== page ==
A couple Sundays ago, my good friends John and Lindsey were passing through on their one month tour of Europe. We had an adventurous day in the city on a rainy Sunday traversing around Amsterdam, eating and drinking our way through the city with a cultural stop at the Rijksmuseum. I always thought Rembrandt was boring, but seeing his work up-close was pretty impressive. The inconceivable amount of detail and canvases bigger than my apartment were very dramatic. John and Lindsey headed off to Germany and a couple days later, Tiffany came in at the beginning of her trip. She was destined to a cruise around the Greek islands. The next weekend came and on a whim, we rented a car and decided to head to northern France. It’s only a 3 hour drive, so it would be stupid not to.
Lille (pronounced kind of like “lil”) is a town in north France near the border of Belgium. It’s an old town with a classic feel and rough cobblestone streets. It used to be an industrial town; from what I’ve read, I’d give it the likeness of “Detroit of France.” They’ve spent a lot of money to clean it up and make it a nicer city – good idea, since it’s the fourth largest in France. Now, you can see it’s a thriving town with a lot of young people – about 110k students. They of course speak French, and it’s not uncommon to run into people that don’t parle anglais. Unlike Paris, they were open to non-native French speakers and even appreciated my attempt to pronounce things incorrectly as I dusted off my rusty French (last spoken 18 months ago in Quebec).
Our first night, we booked a last minute room in someone’s condo outside of town through airbnb for only $30. It was a couple miles out of the city, but we took the metro into town. The lime green and orange colors of the metro leave out any doubt that it was built in the ’80s. It’s automated without a driver, and if you sit in the front of the train you are whipped around in a dark tunnel leaving you feeling like you got a €1.15 roller coaster ride.
Arriving downtown we noticed it was getting late – so we were hungry and needed wine. It was an easy decision to get the sampler of food which turned out to be stomach busting – consisted of cold chicken in its own gelatin (interesting), liver terrine, baked brie, Lille’s take on sauerbrauten, and a fondue. C’est très français! We found a bar to grab a couple drinks and after realizing that the average age was 17 (we should have known by the candy garnish on the mixed drinks), we headed out pretty quickly. Not quickly enough to miss the last train of the night, however. Since there are no drivers on the Metro, one would think there’d be no reason to shut it down at 12:30.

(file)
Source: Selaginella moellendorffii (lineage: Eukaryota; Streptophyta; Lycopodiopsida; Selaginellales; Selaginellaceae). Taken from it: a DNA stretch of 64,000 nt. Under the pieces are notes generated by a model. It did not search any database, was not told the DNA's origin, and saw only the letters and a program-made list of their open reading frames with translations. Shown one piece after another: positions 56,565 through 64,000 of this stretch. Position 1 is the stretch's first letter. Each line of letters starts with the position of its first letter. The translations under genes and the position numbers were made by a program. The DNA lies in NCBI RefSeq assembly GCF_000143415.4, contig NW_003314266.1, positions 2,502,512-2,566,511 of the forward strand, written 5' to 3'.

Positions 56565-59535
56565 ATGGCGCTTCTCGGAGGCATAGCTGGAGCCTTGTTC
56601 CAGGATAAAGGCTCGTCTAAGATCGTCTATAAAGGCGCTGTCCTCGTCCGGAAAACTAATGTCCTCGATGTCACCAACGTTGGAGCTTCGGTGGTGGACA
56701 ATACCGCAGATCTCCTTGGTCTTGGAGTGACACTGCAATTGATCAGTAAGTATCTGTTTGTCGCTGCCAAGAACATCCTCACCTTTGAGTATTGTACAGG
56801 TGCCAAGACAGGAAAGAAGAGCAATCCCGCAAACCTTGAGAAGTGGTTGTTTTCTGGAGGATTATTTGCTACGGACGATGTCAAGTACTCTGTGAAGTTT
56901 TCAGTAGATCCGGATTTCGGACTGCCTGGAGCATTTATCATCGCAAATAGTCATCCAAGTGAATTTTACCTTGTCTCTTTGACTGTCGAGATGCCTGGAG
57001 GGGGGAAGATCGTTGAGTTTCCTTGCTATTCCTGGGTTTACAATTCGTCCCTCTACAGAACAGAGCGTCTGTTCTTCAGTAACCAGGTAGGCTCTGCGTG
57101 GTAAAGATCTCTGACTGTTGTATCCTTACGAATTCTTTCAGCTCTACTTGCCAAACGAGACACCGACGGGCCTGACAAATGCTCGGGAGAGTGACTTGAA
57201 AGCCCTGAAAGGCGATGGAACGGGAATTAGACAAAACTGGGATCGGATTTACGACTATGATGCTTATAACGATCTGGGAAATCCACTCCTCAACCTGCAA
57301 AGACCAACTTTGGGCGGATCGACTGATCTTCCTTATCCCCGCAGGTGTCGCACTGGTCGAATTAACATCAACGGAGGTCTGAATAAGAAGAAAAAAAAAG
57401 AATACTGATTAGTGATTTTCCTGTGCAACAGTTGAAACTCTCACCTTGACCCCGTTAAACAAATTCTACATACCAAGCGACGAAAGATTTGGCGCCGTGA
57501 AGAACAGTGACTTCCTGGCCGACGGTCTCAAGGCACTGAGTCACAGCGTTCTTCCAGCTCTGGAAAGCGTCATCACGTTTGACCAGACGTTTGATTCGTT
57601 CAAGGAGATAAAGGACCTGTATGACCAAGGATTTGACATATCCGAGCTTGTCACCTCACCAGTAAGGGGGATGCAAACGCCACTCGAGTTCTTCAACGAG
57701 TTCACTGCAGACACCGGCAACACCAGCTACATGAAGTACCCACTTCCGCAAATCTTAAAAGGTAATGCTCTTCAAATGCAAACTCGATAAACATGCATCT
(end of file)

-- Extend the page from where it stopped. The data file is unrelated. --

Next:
The next morning, we spent way too long at the Carrefour “hypermarket” immersed in the biggest cheese counter, liver-product dominated deli counter, baguette selection, and wine department I’ve ever seen in a grocery store. Finishing strong, I thought we could conquer the self-checkout, but after a man started yelling “ARRET!” because we were scanning things wrong, we had to admit defeat. Who knew you could fail at the self-checkout lane? We popped into our hotel in Vieux Lille (the old part of town) and Tiffany managed an impressive spread of food from our grocery experience forming our late lunch.
We hadn’t seen much of the city, so we went for a walk – finding macarons, a vieaux-modern church, Notre Dame de la Treille,
beautiful old streets packed with shops, finally stumbling into a seafood restaurant (found because of the man shucking oysters outside) for dinner followed by the obligatory crème brulee. If you want to know how to not impress a French person – just drink a pastis(anise liquor) with your crème brulee. Saturday night, we did some better planning to avoid the teenage bars, and found some nice places to grab drinks – favorite being La Capsule. We stumbled upon an au pair from Milwaukee who’d been living in France for two years.
Our last morning came quick – we woke up early to pack and try for one more stop – the Les Halles de Wazemmes market. This market was 6 square blocks of a giant cluster. It spilled out blocks and blocks and had everything from live animals, to fabric, gently used clothes, gimmick mops and slicing devices, and even a row of food vendors selling whole cooked chickens and racks on racks of ribs. Ribs for breakfast? We did.
Wanting one more stop before returning to the Nether-region, we drove into Brugges, which we confirmed to be the tourist trap of Belgium. We enjoyed a nap in the park, several chocolate tastings, and a cozy dinner. At the helm of a mighty Fiat Panda, we headed home through the Dutch countryside surrounded by buttermilk cows, tired but so free.